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Giorgio Armani draws focus to eyewear line via interactive video site

October 21, 2010

Armani's Frames of Life campaign engages consumers via interactive video


Italian designer Giorgio Armani is promoting its line of eyewear with an interactive Web site that lets consumers create their own Armani advertisements.

Armani’s Frames of Life campaign Web site lets consumers make their own customized video ads by piecing together different clips of content, or create print ads from screen grabs of the Optical Collections’ main campaign video. Armani fans can find the Web site at

Armani produces upscale collections of apparel, accessories, cosmetics and fragrances. The designer is promoting the Frames of Life Web site on its Facebook fan page.

The designer was not available for comment by press deadline.

Direct, shoot
The Frames of Life Web site says the initiative was inspired by Armani’s 1980s-era eyewear collections.

Consumers who enter the site are prompted to choose their language preference: English or Italian.

Once inside, visitors view the main promotional video for the Optical Collection and the Frames of Life campaign – an evocative, roughly two-minute-long black-and-white film featuring a number of shots of characters wearing Armani glasses.

After the video finishes, users are taken to the site’s homepage, where they are prompted to either “Direct” or “Shoot.”

When visitors choose the Direct feature, they again can view the campaign video.

The site then generates a horizontal listing of seconds-long video clips, which users can select to place in a timeline that will serves as the organization for the consumer’s custom ad.


Frames of Life "Direct" feature

Users can intercut video clips with bits of text – for example, “I Indulge in every single gesture that gets me ready for a new day.”

Users can select clips for their ads by clicking on them in the listing, which then starts the video, and then clicking again to add them to the timeline.

Site visitors can view their creations by clicking the blue play button at the bottom of the screen. If they are happy with the result, they can share the custom ad with their friends on Facebook or via email.

Meanwhile, the Web site’s Shoot feature loads up a flash player that shows the campaign video once more. However, this time a picture icon between two blue brackets appear in the middle of the video.


Frames of Life "Shoot" feature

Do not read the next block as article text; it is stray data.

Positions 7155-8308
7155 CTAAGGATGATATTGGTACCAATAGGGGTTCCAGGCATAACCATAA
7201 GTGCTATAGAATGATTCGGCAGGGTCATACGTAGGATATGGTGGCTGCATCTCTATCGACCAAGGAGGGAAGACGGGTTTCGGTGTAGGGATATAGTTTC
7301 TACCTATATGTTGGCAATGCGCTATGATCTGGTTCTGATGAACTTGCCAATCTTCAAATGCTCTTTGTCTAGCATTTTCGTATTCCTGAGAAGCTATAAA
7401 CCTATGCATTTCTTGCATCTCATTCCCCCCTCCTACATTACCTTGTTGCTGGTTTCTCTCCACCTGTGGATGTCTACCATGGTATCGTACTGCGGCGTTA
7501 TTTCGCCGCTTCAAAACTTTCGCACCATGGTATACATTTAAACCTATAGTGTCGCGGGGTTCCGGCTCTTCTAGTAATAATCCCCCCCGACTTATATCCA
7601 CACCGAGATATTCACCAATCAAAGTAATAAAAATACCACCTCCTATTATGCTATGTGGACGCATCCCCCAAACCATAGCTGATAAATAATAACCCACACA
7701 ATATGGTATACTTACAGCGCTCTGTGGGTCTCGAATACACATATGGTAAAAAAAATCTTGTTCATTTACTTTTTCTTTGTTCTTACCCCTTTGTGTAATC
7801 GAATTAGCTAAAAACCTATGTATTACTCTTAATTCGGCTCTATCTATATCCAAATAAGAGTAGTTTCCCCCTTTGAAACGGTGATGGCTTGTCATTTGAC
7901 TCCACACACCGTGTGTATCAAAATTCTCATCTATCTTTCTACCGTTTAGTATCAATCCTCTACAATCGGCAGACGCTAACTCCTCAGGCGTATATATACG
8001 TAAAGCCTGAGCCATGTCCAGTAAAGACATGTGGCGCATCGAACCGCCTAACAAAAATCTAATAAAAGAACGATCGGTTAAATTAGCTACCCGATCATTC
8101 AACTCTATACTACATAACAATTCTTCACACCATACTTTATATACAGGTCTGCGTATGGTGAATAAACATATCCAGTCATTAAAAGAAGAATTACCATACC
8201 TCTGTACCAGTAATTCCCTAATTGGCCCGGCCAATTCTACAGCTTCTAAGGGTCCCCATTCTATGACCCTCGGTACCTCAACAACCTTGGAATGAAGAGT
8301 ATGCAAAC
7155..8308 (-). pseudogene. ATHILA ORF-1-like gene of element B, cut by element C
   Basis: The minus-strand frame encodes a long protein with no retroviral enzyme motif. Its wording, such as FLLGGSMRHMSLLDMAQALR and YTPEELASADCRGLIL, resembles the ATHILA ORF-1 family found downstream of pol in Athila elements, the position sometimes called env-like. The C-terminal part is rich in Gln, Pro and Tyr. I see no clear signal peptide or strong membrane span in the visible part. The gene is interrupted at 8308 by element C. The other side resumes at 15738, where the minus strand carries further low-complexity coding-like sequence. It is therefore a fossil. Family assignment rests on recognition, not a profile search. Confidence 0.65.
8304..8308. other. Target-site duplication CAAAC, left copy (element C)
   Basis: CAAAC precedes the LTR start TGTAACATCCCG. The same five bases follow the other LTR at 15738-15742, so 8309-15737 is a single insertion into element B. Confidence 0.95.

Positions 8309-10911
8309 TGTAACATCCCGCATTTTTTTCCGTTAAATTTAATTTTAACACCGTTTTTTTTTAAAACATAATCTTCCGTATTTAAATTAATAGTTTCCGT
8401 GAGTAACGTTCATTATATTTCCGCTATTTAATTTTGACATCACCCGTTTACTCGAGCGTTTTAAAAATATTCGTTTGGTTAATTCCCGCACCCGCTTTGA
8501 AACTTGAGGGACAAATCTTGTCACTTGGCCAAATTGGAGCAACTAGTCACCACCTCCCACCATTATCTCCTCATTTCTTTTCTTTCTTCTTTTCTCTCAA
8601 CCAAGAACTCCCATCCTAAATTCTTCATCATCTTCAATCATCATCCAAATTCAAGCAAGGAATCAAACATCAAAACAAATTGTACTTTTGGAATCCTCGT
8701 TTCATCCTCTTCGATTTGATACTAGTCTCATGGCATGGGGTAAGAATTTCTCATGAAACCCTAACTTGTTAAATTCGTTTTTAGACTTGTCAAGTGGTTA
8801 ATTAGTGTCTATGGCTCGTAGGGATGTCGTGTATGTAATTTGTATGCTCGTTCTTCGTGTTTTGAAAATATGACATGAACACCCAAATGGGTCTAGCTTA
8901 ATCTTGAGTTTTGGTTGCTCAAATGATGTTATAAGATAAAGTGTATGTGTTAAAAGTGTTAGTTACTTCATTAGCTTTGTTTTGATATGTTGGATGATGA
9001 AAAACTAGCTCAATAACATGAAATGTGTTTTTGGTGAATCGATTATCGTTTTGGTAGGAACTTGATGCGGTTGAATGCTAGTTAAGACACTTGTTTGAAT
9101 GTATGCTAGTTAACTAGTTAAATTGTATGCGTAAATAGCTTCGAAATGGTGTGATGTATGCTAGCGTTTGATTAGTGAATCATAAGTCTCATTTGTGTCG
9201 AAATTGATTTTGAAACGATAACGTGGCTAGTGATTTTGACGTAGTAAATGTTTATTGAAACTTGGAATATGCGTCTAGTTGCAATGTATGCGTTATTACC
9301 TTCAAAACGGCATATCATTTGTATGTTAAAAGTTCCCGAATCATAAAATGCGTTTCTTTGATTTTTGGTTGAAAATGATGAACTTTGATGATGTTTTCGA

Consumers can move the brackets by moving over the area between them with the mouse, and click to take up to 21 screen grabs of different moments from the video.

Afterward, users can click the blue Next button at the bottom of the screen to view each of the screen grabs individually, and match them to pieces of text that will appear on the right of the image.

At the end of the process, a slideshow appears with all the screengrabs alongside their corresponding bits of text.

Just as with the Direct feature, visitors can send their creations to their friends via Facebook or email.

A navigation bar on the top of the page lets consumers switch between direct and shoot modes, view the collection or find more information about the campaign, including all the media and a press release.

The collection area of the Web site lets visitors view all of the different eyewear in the new Optical Collection. They can select glasses from a horizontal listing at the bottom of the page, zoom in to view glasses in finer detail and switch between different colors.

A 360-degree feature lets users view the items from different angles.

And, as in all the site’s other sections, fans can send images of the eyewear to their friends via Facebook or email.

Finally, the campaign section also features the flashing words that supposedly served as the inspiration for the initiative:

“Most people wish for an extraordinary and successful life, to be filled with unique moments,” followed by, “In reality, today real luxury is not an asset, but a state of mind that allows you to love each day in a unique and authentic way.”

Final Take

Peter Finocchiaro is editorial assistant at Luxury Daily, New York